Your organization probably has policies prohibiting sexual harassment, and you probably offer training for supervisors and employees alike on how the policy works. But that simply isn’t enough.
What really matters is whether your system initiating complaints gives employees an easy and effective way to come forward.
Employees aren’t all alike; some may be more sophisticated than others. For them, contacting HR to discuss possible sexual harassment may not be particularly intimidating or anxiety-provoking.
On the other hand, a clerk or housekeeper who speaks little English might find the direct approach very frightening. She may need an easier approach, such as a hot line that connects her with someone who speaks her primary language.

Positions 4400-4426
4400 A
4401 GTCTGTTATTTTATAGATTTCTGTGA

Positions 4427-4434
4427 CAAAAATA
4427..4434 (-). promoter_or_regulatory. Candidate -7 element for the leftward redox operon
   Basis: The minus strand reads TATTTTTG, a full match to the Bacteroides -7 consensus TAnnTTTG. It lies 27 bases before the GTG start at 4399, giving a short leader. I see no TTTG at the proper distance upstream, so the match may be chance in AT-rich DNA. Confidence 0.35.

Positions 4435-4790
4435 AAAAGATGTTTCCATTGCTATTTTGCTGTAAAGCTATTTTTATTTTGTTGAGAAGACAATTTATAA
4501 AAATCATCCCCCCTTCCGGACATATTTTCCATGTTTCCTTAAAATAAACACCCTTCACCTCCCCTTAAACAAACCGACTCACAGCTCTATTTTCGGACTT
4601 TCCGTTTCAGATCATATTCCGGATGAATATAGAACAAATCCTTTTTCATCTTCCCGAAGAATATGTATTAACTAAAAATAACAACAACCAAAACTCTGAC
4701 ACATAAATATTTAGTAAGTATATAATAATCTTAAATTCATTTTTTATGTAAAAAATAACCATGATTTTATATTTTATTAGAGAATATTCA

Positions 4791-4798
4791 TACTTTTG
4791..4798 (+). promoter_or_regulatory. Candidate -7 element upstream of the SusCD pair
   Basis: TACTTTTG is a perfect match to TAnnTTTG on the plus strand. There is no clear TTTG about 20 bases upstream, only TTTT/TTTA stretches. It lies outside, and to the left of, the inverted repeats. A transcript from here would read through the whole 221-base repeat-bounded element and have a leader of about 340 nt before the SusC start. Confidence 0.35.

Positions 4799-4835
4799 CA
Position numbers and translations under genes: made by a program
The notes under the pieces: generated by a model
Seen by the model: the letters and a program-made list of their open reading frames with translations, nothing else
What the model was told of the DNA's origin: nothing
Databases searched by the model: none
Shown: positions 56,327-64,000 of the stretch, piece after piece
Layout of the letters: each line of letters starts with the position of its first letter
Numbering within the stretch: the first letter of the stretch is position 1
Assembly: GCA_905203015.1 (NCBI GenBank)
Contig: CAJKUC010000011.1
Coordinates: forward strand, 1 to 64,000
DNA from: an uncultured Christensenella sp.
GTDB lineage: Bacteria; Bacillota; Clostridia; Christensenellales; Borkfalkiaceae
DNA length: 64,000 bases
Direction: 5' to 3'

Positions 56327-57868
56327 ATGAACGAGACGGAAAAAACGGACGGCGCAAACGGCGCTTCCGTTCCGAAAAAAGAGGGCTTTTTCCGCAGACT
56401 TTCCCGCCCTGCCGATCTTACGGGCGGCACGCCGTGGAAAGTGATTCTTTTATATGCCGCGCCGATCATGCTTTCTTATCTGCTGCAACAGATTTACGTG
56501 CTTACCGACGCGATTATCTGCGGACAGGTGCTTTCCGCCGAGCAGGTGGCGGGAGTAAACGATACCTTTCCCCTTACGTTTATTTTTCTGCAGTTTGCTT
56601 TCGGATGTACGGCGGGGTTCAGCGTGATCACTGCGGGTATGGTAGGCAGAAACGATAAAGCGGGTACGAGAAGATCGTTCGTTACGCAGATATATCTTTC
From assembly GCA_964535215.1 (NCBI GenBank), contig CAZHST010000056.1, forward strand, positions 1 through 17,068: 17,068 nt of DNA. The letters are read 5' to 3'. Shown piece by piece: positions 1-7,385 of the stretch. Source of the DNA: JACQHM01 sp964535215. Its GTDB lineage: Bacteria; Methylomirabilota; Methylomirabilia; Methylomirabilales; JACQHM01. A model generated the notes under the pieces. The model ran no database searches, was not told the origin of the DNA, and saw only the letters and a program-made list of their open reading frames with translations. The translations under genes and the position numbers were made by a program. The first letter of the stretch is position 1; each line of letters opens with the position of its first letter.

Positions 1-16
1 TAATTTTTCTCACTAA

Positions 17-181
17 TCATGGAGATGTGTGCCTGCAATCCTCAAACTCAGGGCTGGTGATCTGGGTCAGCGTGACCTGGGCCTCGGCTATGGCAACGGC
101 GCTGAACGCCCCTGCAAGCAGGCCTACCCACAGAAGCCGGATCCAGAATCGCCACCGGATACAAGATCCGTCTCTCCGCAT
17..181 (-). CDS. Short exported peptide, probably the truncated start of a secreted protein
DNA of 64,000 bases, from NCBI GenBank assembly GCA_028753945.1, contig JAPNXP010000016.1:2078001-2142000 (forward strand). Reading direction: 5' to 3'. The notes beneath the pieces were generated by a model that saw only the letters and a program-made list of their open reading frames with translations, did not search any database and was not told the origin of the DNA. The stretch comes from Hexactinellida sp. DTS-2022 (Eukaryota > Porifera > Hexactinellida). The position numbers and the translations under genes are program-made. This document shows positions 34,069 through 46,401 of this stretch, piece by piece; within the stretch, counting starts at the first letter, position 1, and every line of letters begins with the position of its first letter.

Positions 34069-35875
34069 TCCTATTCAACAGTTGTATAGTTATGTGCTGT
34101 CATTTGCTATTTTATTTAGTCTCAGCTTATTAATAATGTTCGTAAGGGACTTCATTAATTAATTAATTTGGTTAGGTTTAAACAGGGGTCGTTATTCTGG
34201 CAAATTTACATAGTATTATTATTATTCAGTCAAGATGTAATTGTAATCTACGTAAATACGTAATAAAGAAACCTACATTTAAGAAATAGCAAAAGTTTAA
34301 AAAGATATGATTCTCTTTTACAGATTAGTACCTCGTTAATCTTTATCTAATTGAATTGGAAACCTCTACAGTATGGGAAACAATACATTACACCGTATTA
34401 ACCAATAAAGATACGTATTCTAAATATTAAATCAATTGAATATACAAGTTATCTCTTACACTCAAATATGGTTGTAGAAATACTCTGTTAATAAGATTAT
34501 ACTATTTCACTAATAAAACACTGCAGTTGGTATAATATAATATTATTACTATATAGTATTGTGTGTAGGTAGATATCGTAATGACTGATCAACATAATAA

In short, you should have multiple ways for employees to report sexual harassment. The more ways you provide, the more likely a court will conclude that an employee who failed to ...(register to read more)
- How to Fire an Employee the Legal Way: 6 Termination Guidelines
- 10 Secrets to an Effective Performance Review
- Erratic attendance can disqualify employee from ADA protection
- Are you a target for union organizing? 6 questions to ask
- Avoid bias against newest 'protected class'--the unemployed
- 'No excuses' leadership